Before I share why I think these two writers have erred in their recent writings, I would like to establish a Biblical background that, I think, is essential to being involved in this conversation.

Throughout the New Testament (and even the Old Testament) sexual immorality is shown as a snare to men. There is the example of Israel in Numbers 25 when it mentions that the people “began to whore after the daughters of Moab” and as a result “they yoked themselves to the Baals of Peor”. The Israelites were swayed to follow idols because they women had seduced them. Of course, the focus here is that Israel yoked themselves to Baals and thus the Lord was faithful in fulfilling the covenant curses. Moses comments on this issue later in Numbers 31:15-16 saying:

“Moses said to them, “Have you let all the women live? Behold, these, on Balaam’s advice, caused the people of Israel to act treacherously against the Lord in the incident of Peor, and so the plague came among the congregation of the Lord”

So, sexual immorality was a means to “act treacherously against the Lord”, which was the idolatry of Israel of the Baals.

Another OT book that talks about the deadliness of sexual immorality (specifically adultery) is Proverbs, specifically chapter 5 and 6:20-7:27.

The Old Testament makes a pretty good case against sexual immorality, but let’s take a look at what the New Testament has to say because it is much more internal. Two passages in particular come to mind 1 Corinthians 6:9-20 and 1 Thessalonians 4:1-8

What’s interesting in the first passage is the first few verses (9-11) Paul talks about the “unrighteous” and how they will not inherit the kingdom of God. Sexual immorality is a part of this list. Of course, this refers to those who steep themselves in these activities. Wouldn’t this be surprising, though? Why wouldn’t people such as murderers, rapists, tyrannical leaders, and the like be listed as those who do not inherit the kingdom of God. Surely having sexual relations isn’t that bad, and most certainly not lusting after a woman? Paul continues on in verses 12 and 13 essentially saying that just because everything is permissible doesn’t mean everything is beneficial, and that the body is made for the Lord, not for sexual immorality. From there, Paul builds his argument that sexual immorality is bad.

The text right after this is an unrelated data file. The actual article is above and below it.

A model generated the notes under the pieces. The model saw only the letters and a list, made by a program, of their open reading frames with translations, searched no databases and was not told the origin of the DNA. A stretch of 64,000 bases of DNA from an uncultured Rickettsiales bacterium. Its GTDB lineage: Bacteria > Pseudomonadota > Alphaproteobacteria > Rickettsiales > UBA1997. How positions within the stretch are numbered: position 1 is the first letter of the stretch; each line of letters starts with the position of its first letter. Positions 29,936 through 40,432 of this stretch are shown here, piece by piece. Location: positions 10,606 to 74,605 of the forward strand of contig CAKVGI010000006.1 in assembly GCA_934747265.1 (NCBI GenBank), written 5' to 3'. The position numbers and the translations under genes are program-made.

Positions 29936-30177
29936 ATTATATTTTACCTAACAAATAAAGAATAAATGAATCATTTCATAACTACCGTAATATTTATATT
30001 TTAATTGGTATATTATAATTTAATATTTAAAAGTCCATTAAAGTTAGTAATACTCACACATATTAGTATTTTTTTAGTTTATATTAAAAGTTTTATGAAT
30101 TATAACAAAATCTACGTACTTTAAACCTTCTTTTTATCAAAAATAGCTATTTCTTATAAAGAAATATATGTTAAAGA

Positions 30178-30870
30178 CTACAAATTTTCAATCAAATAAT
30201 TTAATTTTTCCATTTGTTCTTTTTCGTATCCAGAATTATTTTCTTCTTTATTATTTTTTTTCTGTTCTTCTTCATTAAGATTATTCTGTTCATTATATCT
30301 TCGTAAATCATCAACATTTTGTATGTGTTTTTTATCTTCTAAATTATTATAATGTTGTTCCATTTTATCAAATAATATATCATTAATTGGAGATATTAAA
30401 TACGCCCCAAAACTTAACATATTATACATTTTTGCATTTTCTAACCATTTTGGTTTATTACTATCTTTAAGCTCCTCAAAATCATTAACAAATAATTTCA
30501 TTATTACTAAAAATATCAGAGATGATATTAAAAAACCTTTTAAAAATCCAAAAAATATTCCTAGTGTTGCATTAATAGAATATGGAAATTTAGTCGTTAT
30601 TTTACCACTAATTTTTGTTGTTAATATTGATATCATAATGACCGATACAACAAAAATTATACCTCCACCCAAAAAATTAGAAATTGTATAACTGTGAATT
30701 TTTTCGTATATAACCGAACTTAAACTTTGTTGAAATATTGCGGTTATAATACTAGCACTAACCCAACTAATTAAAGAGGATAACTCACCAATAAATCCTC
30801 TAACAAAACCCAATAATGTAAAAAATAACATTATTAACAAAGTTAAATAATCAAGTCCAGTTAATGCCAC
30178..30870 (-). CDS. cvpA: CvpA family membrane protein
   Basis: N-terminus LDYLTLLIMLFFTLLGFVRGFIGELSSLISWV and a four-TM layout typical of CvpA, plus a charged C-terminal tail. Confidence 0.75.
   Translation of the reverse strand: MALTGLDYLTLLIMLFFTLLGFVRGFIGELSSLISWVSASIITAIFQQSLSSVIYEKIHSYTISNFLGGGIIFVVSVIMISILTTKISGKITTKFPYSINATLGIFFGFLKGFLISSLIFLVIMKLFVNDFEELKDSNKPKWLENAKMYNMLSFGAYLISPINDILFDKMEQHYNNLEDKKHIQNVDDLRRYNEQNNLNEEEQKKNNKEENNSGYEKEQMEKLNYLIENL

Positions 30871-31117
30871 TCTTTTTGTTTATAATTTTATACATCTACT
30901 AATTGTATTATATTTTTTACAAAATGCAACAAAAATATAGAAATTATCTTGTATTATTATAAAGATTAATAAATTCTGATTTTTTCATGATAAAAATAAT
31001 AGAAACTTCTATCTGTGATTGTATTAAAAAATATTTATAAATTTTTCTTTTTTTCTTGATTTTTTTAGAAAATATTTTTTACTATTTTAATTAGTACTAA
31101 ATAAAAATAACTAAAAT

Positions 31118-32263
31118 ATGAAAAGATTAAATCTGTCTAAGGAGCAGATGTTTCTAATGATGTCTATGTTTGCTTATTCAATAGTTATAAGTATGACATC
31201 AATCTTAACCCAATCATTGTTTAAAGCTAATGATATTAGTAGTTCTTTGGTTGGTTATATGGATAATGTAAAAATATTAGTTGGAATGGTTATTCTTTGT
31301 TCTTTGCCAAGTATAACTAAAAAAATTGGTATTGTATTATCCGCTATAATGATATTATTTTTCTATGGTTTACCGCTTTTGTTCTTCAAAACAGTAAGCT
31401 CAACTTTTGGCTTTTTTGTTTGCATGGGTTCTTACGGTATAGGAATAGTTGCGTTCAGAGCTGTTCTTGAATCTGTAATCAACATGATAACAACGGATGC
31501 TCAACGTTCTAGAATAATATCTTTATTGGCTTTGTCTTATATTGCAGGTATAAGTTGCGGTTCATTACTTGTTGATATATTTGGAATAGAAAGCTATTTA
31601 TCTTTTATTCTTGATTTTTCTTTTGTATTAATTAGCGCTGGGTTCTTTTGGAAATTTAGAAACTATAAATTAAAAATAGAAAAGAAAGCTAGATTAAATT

The things I’d like to point out in 1 Thessalonians 4:1-8 is that 1.) Paul says that it is God’s will that we abstain from sexual immorality, and 2.) verse 7, “For God has not called us for impurity, but in holiness.”

So, with all this in mind, I would like to say that I think Ashely errs in her argument by essentially saying, “Look, yoga pants aren’t a big deal. Worry about these other issues”. This type of argumentation is employing a red herring, which is one of many logical fallacies that exist. Essentially, this person is arguing that we shouldn’t worry about A because B, but B has nothing to do with A. There isn’t a valid argument as to why one shouldn’t worry about yoga pants.